Vet brews up an espresso business in Dover


(From the Small Business Administration)

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Image from Barney Wrightson / Foter / CC BY-NC-SA

So just how and why does a U.S. Marine from a Scout Sniper Platoon with two special operations deployments, and former IT executive, become a small business owner?

“Well, it is a short and simple answer,” says Sean Riley, owner along with spouse Tawana of Espresso-N-Ice on Forrest Avenue  in Dover, Del.: “there is just too much risk being an employee these days.”

Too much risk? (for a Marine Scout Sniper?) Most people consider being a business owner far riskier than being an employee. Especially given that Sean was in the IT industry earning a comfortable six figure income and had experienced great risk as a Marine.

“But as an employee, you have little or no control over your destiny. IT businesses flourish and die, often in just a few years. I saw many of my friends being laid off in an environment that provided few employment options, even for very skilled people,” Riley said. “I decided to take control and create my own job.” He began to research small business opportunities.blank

Riley does not drink a lot of coffee, just a cup a day, but when he does he demands great coffee. He ordered freshly roasted coffee online and paid overnight shipping charges to ensure freshness and to satiate his habit. So obsessed was Riley with finding good coffee that one day his wife laughingly suggested that he open his own coffee shop because “the savings on shipping charges alone would pay for the rent.”

So Riley began to investigate the idea. He began researching coffee house franchises, roasting techniques, and business ownership. Two years later he had a very thorough business plan to open a coffee shop and coffee roasting business from scratch.

The Riles first visited Dover, unbeknownst to them, on a NASCAR race weekend. Most Delawareans avoid Dover on these weekends because of the horrendous traffic but for the Riley’s it was less annoying than the traffic in Quantico,  Va. to which they were accustomed. They loved the location near their parents and decided to move to Delaware.

Riley contacted the U.S. Small Business Administration (SBA) and was referred to Al Paoli of the SBA resource partner, Small Business Technology and Development Center, in Dover. Paoli worked with Riley to refine the business plan and apply for an SBA guaranteed loan.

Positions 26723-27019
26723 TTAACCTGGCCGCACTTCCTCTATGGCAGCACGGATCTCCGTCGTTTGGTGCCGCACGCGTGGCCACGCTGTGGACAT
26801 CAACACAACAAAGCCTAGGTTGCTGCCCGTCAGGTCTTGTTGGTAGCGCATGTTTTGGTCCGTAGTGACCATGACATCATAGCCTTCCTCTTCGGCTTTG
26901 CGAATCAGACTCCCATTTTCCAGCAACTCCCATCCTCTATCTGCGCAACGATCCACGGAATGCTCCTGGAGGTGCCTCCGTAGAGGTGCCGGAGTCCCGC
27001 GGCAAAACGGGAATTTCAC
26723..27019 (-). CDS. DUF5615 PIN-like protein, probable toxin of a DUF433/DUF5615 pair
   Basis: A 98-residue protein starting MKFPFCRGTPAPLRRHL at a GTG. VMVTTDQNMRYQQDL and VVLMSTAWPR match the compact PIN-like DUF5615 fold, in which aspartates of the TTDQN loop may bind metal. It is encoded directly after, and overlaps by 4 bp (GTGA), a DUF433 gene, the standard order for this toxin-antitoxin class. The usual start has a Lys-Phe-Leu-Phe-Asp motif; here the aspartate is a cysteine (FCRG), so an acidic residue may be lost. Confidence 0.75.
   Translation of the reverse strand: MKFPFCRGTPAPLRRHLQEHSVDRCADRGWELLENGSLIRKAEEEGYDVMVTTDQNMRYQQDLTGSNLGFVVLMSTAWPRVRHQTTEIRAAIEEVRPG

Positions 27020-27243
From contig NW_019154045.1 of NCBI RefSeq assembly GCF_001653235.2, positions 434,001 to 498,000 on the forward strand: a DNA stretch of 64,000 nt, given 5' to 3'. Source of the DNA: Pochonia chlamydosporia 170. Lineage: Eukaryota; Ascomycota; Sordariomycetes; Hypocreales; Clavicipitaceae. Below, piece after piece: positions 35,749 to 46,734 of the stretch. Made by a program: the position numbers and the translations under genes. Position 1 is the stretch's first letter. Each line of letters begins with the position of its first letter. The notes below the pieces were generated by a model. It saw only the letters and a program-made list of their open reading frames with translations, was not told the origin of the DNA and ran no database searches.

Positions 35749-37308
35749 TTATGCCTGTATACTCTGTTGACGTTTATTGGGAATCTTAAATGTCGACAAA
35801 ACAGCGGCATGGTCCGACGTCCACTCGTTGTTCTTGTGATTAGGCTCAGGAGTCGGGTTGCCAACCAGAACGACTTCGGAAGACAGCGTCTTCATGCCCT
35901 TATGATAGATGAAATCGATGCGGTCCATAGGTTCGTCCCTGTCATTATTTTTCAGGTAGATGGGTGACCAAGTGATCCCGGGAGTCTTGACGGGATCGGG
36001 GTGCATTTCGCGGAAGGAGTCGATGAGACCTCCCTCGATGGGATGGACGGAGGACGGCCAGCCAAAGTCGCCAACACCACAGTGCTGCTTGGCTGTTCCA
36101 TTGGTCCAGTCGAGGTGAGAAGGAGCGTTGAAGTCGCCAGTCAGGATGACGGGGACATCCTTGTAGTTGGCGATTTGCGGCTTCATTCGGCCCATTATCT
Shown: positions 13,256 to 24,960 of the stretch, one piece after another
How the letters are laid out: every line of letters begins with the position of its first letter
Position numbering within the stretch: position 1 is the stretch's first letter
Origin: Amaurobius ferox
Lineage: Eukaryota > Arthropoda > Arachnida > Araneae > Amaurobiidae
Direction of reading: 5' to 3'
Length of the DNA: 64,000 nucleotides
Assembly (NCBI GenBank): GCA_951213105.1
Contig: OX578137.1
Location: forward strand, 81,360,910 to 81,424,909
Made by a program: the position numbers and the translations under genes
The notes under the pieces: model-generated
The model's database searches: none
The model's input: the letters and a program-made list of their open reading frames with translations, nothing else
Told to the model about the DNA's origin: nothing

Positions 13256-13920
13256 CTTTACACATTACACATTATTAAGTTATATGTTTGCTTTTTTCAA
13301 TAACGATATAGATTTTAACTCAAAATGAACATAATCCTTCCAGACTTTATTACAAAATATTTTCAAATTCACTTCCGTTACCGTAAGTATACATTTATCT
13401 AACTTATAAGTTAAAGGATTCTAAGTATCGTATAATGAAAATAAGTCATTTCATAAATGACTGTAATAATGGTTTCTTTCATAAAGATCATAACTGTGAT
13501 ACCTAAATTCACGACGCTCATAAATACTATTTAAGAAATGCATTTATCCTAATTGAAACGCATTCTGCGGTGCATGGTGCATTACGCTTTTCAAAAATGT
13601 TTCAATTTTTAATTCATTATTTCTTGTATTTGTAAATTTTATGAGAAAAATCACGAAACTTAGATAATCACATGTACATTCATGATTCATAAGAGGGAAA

Using personal funds and a $150,000 SBA guaranteed loan from WSFS, Espresso-N-Ice opened on September 19, 2009. “I knew that starting a business in the middle of a recession was unorthodox, but I also knew that if my business plan could survive in that environment, then I could expect great things as the economy recovered,” Riley said.

Today, Espresso-N-Ice is a beautiful, busy enterprise. They are one of only three fresh coffee roasters in Delaware Riley is aware of and a variety of coffee is roasted daily on site using only organic, top shelf beans. Roasting only enough for a few days use, the coffee is always freshly roasted and freshly brewed ensuring peak flavor. Many customers drive 30 miles or more for what they call “the best coffee in Delmarva” and Espresso-N-Ice even won the ‘Best of Delaware’ coffee award for 2012.

Riley’s management style borrows heavily from his Marine background. He interviews potential employees with three direct questions; ‘can you be here on time, can you work with a smile, and can you treat people with respect?’ One ‘no’ is an automatic disqualifier. The result is that the shop runs efficiently and effectively. The employees hired are indeed happy and genuinely concerned about the patrons.

Business is going so well that Riley will open another Espresso-N-Ice in the Dover mall in November. In another first, in the coming months Riley will release a new beer in cooperation with Old Dominion Brewery. Called ‘Morning Glory,’ the beer will use Riley’s espresso in the brew. Called an Espresso Stout, the coffee beer is in keeping with Riley’s motto: “It’s not just coffee – It’s an experience.”

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